Pillar Wealth Management, LLC., wrote the book on the best investment management strategies for investors with high net worth. Even better, the author and founder with over 60+ years of experience want to work directly with you. Get the undivided attention, focus, advice, and proven expertise you deserve!
The Fiduciary Standard and Financial Advisor Fees
The best assurance you can get that your financial advisor works to minimize your fees is if they follow the fiduciary standard. A 2015 report found that “savers receiving conflicted advice earn returns roughly 1% lower per year…we estimate the aggregate annual cost of conflicted advice is about $17 billion each year.”
Did you catch that?
Not only do you pay for more non-fiduciary financial advice, but in most cases, your investments do worse too. As investors, you’re losing on both fronts. Few commission-based advisors also act as fiduciaries (because living off commissions seldom aligns with your best interests). Thus, you shouldn’t expect your investments to perform better when managed by a commission-based advisor. Based on that report, you’ll do worse, and you’ll be paying 3-6% for the privilege.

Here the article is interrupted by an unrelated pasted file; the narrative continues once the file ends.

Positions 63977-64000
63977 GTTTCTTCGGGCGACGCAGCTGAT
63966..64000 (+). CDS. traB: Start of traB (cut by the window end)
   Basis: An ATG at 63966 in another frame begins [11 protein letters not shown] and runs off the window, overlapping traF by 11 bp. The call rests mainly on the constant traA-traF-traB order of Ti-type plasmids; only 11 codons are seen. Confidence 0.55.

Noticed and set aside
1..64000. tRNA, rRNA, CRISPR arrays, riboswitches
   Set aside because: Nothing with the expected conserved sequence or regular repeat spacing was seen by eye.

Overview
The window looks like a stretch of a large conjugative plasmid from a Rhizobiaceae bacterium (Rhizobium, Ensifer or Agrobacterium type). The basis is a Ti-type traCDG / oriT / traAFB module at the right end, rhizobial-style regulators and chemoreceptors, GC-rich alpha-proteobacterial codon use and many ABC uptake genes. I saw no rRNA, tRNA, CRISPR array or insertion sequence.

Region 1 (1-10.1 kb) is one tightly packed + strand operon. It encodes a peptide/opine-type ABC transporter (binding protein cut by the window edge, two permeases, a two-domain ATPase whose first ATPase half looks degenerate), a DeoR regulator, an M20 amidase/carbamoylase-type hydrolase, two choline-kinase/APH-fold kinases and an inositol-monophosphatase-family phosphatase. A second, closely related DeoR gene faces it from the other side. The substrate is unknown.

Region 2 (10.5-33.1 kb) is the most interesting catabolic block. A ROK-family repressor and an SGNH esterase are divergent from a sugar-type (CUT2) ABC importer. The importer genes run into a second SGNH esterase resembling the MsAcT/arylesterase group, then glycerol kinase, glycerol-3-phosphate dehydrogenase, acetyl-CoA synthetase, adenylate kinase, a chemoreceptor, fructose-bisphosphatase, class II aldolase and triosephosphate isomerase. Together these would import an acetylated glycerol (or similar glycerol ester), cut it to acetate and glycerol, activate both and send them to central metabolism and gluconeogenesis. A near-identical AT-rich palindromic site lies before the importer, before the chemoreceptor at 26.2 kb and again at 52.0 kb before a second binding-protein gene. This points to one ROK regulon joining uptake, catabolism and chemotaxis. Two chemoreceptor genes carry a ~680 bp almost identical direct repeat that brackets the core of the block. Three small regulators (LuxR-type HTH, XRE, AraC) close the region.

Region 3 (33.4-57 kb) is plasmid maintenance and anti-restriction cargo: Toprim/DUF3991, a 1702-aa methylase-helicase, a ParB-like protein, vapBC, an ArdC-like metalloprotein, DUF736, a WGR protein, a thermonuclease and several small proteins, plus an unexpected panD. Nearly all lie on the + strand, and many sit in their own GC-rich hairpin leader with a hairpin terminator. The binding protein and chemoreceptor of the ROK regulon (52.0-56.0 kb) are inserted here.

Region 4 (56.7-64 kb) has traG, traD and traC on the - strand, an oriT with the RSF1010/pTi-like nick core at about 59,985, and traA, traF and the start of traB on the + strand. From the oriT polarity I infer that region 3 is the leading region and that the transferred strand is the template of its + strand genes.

Where Financial Advisor Costs Get Complicated
What if you need multiple financial planning services, like insurance, accounting, and estate planning? If your advisor offers all these services in-house, you may pay more to access them. But if you need them, you need them.
What if you have complex financial decisions and aren’t sure of the best way to proceed?
For instance, when a spouse dies, transitioning back to single life (or marrying again) requires many complex financial shifts. Depending on your age when this happens, you might have to deal with individual retirement accounts (IRAs), Social Security, pensions, life insurance, and all the taxes, fees, required minimums on account balance, and other factors that often incur costly consequences if you make the wrong choices.
For a really simple example, inheriting a Roth IRA has very different tax implications than a traditional IRA. Yet, so many people end up paying far higher taxes than they should even in this very simple scenario. Most people need investment advisory services with their money, and would have more of it with a good investment advisor on their side!
Does your financial advisor offer help with situations like this?
If you’re paying hourly, they almost certainly do, but you’ll be paying for it every step of the way.
The same question applies to divorce, re-marriage, real estate sales, and purchases, selling or starting up a business, medical debt, long term care – these and countless other real-life questions are where most of the complexity lies when it comes to personal finance.